I love Brad DeLong’s writing, but I did a double take when he recently commented “‘A Young Lady’s Illustrated Primer’ continues to recede into the future“. The Primer he’s referencing is an electronic book from Neal Stephenson’s Diamond Age novel, an AI tutor designed to educate and empower children, answering their questions and shaping their characters with stories and challenges. It’s a powerful and appealing idea in a lot of ways, and offers a very compelling use case for conversational machine learning models. I also think that a workable version of it now exists.
The recent advances with large language models have amazed me, and I do think we’re now a lot closer to an AI companion that could be useful for people of any age. If you try entering “Tell me a story about a unicorn and a fairy” into ChatGPT you’ll almost certainly get something more entertaining and coherent than most adults could come up with on the fly. This model comes across as a creative and engaging partner, and I’m certain that we’ll be seeing systems aimed at children soon enough, for better or worse. It feels like a lot of the functionality of the Primer is already here, even if the curriculum and veracity of the responses is lacking.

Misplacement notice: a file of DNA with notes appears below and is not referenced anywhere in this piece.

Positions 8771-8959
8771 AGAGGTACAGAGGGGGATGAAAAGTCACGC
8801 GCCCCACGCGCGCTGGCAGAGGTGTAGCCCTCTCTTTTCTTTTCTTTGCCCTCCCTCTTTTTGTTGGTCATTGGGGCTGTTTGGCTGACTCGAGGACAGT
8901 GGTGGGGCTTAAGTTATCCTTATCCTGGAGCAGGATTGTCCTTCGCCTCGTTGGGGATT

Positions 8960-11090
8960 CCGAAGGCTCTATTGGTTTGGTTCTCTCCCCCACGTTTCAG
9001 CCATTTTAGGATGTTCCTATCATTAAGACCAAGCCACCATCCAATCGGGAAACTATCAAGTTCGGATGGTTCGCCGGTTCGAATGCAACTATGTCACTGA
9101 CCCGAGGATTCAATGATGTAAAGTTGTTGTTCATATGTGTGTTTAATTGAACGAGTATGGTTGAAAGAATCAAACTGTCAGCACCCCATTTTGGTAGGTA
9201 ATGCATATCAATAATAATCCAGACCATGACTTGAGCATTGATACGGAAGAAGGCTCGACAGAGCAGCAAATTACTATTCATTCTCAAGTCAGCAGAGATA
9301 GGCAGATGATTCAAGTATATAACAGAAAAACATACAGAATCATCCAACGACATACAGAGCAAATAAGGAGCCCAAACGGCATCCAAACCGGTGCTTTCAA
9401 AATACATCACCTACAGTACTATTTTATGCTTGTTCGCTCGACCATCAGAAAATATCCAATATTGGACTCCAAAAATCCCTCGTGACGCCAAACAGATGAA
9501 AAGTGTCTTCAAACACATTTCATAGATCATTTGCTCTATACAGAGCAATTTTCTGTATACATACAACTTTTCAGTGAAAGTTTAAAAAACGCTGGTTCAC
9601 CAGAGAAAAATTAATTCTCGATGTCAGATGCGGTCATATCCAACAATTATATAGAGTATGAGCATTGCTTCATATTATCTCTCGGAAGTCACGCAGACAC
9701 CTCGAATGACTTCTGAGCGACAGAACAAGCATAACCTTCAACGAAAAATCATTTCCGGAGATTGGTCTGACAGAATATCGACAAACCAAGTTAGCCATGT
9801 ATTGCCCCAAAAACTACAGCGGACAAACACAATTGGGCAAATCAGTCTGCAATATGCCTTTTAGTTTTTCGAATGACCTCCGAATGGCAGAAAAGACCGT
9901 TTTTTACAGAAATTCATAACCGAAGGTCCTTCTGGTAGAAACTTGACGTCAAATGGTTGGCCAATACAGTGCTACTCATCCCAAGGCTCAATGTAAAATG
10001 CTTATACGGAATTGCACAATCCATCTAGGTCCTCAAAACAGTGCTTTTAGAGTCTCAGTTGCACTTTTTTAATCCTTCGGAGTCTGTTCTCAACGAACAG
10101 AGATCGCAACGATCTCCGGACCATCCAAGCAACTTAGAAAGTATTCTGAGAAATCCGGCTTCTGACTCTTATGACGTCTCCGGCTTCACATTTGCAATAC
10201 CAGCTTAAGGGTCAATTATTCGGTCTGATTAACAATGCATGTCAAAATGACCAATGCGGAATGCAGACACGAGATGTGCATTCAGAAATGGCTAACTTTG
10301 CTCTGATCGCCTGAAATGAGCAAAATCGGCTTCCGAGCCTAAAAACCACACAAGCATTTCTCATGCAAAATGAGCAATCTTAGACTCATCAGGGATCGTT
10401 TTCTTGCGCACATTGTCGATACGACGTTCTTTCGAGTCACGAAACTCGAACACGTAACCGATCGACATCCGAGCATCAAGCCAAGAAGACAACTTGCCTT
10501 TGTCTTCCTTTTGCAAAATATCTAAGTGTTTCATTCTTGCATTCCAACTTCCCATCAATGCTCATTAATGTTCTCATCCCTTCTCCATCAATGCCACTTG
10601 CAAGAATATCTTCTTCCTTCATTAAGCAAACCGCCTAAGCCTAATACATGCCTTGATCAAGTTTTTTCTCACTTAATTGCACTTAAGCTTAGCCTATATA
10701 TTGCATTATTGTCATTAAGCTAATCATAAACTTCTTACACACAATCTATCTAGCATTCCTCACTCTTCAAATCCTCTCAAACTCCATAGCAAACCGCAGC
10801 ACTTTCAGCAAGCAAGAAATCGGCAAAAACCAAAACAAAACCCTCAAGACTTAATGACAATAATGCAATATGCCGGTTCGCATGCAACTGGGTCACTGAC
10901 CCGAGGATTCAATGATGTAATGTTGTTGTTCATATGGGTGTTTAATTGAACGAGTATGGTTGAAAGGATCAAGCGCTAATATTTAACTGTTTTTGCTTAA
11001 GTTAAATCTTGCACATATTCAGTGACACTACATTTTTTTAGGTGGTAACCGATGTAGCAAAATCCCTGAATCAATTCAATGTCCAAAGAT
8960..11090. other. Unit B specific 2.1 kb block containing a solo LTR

One of the reasons I like Diamond Age so much is that it doesn’t just describe the Primer as a technology, it looks hard at its likely effects. Frederik Pohl wrote “a good science fiction story should be able to predict not the automobile but the traffic jam“, and Stephenson shows how subversive a technology that delivers information in this new way can be. The owners of the Primer grow up indoctrinated by its values and teachings, and eventually become a literal army. This is portrayed in a positive light, since most of those values are ones that a lot of Western educated people would agree with, but its also clear that Stephenson believes that the effects of a technology like this would be incredibly disruptive to the status quo.